3. Two School Districts 1872-1884
The island was divided into two school districts, using the north and south divisions used for surveying. It was hard to go inland from the south to the school in the north, because of the steepness of the central range called the Divide. At this time, the north-south road was only a narrow track and very rough.
In the 1870’s areas of the island were called by the name of the nearby dock and Post Office. So the school in the south was called the Burgoyne Bay school, although the settlers called it the Burgoyne Valley school. There was a Post Office and dock at Burgoyne Bay, and you walked through to the valley from there.
Most of the families in the Burgoyne Valley had fathers who had come from Europe, and mothers who were from the local First Nations, the Cowichan band. The Governor of Vancouver Island, James Douglas, had recommended to the early settlers that they “take an Indian woman for a wife” because she would know how to gather and prepare food to keep a family alive.
The main school in the north was called Vesuvius School (because you landed at Vesuvius Bay to reach that area, and collected your mail at the Vesuvius Bay Post Office). The islanders soon called this school the school at Central. By the 1890s there was a Post Office, a General Store, a Public Hall, and even a small Jail, beside the school at Central Settlement.
By 1872 the oldest Black children at the log schoolhouse at Central were nearly ready to leave school. (Emma Stark, who started school here with John Craven Jones, became a teacher near Nanaimo in 1874). Mr. J.C. Jones was still teaching where he had begun in 1860, at Central, and in the shed further north.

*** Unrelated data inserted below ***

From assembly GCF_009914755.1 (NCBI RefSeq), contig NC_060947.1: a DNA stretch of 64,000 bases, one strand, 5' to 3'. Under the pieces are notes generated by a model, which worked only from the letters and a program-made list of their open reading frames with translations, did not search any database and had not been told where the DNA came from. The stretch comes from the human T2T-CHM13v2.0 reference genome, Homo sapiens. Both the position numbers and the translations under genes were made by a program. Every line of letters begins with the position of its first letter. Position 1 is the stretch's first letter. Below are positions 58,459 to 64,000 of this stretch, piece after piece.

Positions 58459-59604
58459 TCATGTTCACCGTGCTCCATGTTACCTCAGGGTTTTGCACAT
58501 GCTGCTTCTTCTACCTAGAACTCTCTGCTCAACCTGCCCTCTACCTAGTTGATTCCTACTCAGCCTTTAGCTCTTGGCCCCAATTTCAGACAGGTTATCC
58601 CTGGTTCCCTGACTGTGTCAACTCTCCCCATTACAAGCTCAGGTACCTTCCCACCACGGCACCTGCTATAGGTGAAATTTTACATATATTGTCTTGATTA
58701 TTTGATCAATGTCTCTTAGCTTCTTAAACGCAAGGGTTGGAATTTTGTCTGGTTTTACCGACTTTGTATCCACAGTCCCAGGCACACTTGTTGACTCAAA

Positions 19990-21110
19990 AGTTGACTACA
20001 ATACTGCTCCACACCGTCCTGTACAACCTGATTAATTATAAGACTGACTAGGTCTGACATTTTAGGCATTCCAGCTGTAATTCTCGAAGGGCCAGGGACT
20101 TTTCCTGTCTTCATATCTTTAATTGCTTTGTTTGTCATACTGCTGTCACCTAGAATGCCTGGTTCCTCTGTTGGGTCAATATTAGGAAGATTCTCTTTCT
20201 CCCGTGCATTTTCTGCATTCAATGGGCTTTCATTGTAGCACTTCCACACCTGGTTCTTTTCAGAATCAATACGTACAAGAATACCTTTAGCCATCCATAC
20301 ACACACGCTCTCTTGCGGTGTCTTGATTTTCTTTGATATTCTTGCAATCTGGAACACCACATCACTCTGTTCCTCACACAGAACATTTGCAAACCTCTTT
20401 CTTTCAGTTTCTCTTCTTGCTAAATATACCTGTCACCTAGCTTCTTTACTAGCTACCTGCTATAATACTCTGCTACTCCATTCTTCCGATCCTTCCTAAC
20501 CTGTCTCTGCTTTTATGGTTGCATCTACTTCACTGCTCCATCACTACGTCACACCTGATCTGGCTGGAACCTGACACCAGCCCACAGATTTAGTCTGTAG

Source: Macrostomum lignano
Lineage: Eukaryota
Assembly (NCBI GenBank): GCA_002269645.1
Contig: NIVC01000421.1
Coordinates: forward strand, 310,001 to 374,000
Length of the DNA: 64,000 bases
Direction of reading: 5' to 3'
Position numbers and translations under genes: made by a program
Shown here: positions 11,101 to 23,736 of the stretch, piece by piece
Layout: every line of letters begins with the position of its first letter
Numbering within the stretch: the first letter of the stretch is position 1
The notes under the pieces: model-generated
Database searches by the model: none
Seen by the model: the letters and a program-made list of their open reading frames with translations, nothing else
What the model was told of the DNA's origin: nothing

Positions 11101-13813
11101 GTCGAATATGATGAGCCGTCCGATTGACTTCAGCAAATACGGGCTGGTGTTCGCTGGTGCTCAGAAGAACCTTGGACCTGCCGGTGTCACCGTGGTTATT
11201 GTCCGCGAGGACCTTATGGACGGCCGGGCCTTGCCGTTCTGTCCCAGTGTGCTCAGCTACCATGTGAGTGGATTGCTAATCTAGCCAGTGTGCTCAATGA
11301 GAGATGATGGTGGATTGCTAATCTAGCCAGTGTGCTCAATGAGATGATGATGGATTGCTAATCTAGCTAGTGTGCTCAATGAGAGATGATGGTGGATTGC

In 1872 the school further north was called Vesuvius North, because in the Governments mind it was in the north of the Vesuvius district. You reached this district from Victoria by landing at the dock in Vesuvius Bay. But the earliest Salt Spring Islanders of the time called it the Beggs Settlement School, because Mr. Beggs Post Office and Store was there. By the 1880s this area became known as the North End, as it still is today, so the Islanders called this school the North End School. The Government still called it Vesuvius North.
Some of the children who went to the North End School had the same cultural background as those who went to the Burgoyne Bay School. Many of their fathers had worked for the Hudsons Bay Company. Other children who went to the North End School had the same cultural background as those who went to the school at Central. Their parents were Black, and had been born into slavery in America. They came to Canada to start a new life, and be treated as equals.
3b. Two School Districts 1872-1884
Check your Dictionary
verb: to divide; noun: a division
verb: to survey; noun: a survey
noun: a district (a school district)
Check your Understanding
- The early names of the schools make them sound as if they were by the sea. Yet not one of Salt Spring Islands many schools were ever beside the sea.Try to explain why they had these names.
Challenge your Memory
- what did the islanders call their three schools in 1872-1884?
Challenge your Visual Memory
- study the line of the north-south division on the map in relation to the lakes in the central portion of the map
- draw a horizontal line for the north-south division, and then try drawing the lakes, copying the map
- after closing your eyes, try visualising where the north-south division passes between the lakes